While stationed at Wright Field in 1945, Army Air Corps 1st Lt. Ira M. Gross and wife sent packages of food, clothing and baby items to Dinah Gatland in war-ravaged England.
This September, Dinah Gatland’s baby, Roger, now 67, drove to Crystal Lakes, where the Grosses had lived, hoping to find their children and tell them what fine parents they’d had.
With help from Gross’ longevity and one of Crystal Lakes’ true characters, Roger Gatland was on the phone three weeks later to Fort Worth, Texas, thanking Gross himself.
“I would love it to be known nationwide just what incredible people (the Grosses) are,” Roger Gatland said in a phone interview from Richmond, Ind., where he has been visiting one of his sons.
“In spite of everything that was happening, he still had time to write and wrap up parcels and send things to my mother.”
His 45-minute conversation with Roger Gatland “surely bucked me up,” said 90-year-old Gross, who had been awaiting word on impending surgery to repair a leaky aortic valve. “It brought back a lot of memories, and they were all good.”
Originally part of a troop carrier group, Gross was in France during World War II when he was reassigned to what he described as “a secret intelligence gathering outfit with the U.S. Strategic Bombing Survey.”
An aeronautical engineering graduate from the University of Alabama, the New York-born Gross was with a team that went to German aircraft plants as they were captured and interrogated the employees. The purpose was to find out how the Allies could further cripple the industry.
The experience sent Gross 1,400 feet down into a salt mine, where Germans were using machinery built in Saginaw, Mich., to produce their first jets. It also exposed him to the depths of inhumanity when he witnessed the liberation of the Buchenwald concentration camp, near Wiemar, Germany.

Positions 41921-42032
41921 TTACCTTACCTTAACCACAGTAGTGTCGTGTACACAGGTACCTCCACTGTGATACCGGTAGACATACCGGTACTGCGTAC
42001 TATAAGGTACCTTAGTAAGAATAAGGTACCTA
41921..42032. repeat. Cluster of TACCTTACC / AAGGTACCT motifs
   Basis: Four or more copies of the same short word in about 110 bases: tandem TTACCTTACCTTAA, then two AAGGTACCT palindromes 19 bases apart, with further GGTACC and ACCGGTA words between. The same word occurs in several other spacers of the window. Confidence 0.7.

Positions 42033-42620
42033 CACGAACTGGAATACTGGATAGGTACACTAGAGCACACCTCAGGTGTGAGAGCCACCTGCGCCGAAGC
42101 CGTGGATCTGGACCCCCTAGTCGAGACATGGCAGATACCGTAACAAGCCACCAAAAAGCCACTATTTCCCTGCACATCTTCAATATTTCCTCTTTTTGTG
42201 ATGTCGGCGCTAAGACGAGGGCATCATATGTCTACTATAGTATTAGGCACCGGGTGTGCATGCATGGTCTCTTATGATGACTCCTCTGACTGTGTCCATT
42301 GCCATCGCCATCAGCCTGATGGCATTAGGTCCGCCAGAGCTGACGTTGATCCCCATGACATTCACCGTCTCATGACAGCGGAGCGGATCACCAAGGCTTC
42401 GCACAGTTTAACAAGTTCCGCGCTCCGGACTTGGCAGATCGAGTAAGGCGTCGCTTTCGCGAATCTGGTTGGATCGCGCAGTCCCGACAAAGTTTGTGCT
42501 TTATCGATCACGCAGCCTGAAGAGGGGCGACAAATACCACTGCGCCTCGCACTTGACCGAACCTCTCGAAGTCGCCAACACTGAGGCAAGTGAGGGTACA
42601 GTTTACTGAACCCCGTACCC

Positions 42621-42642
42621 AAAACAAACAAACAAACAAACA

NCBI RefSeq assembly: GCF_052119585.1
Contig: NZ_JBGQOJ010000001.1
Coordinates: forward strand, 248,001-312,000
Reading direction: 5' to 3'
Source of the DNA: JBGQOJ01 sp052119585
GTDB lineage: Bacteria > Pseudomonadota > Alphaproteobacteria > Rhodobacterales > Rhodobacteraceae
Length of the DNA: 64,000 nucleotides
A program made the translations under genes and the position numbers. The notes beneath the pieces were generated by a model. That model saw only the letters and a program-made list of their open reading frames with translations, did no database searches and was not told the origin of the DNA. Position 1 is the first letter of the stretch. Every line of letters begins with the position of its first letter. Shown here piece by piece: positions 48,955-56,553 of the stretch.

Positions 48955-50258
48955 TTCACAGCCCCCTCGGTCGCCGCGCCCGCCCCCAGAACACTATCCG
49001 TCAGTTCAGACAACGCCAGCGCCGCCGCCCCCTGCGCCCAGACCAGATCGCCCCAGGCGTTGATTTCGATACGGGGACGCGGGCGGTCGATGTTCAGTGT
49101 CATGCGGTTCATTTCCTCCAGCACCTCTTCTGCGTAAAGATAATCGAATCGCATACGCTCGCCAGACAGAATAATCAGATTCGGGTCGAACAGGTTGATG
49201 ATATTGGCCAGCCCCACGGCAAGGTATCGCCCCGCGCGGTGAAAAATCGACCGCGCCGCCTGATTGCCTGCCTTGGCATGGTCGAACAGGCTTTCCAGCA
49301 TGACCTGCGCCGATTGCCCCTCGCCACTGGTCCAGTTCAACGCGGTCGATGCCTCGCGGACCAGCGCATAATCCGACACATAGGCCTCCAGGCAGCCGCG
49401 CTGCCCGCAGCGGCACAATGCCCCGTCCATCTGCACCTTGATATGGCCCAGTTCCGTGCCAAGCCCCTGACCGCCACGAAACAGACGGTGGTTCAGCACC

“That was the only time I ever got sick in my life overseas,” said Gross. “When I saw those bodies and talked to the people there, I just got sick. The smell … ”
Gross came down with hepatitis in Leipzig, Germany, and was recovering in a London hospital just before the war ended in Europe when Dinah Gatland visited his room with a group of volunteer well-wishers.
Weeks later, Gross was seeing London’s sites with Dinah Gatland and her friends, who teasingly called the friendly Yank “Roger” because he always used the military affirmative “Roger” when he meant “yes” or “OK.”
Married and with a daughter he’d not yet met at home, Gross soon found out his good friend Dinah Gatland was pregnant and that her G.I. lover had returned home to Richmond, Ind., leaving her future in doubt.
The friendship was so strong, that when Gross was stationed at Wright Field, he sent packages to her from his cottage in Crystal Lakes, a far better residence than the cramped Dayton apartment he had wife, Rose, had first called home.
“You couldn’t get anything in London,” Gross recalled. “Everything was rationed. Food was rationed. Clothes were rationed.”
Gross also agreed to visit Richmond, Ind., to look up Dinah Gatland’s former lover.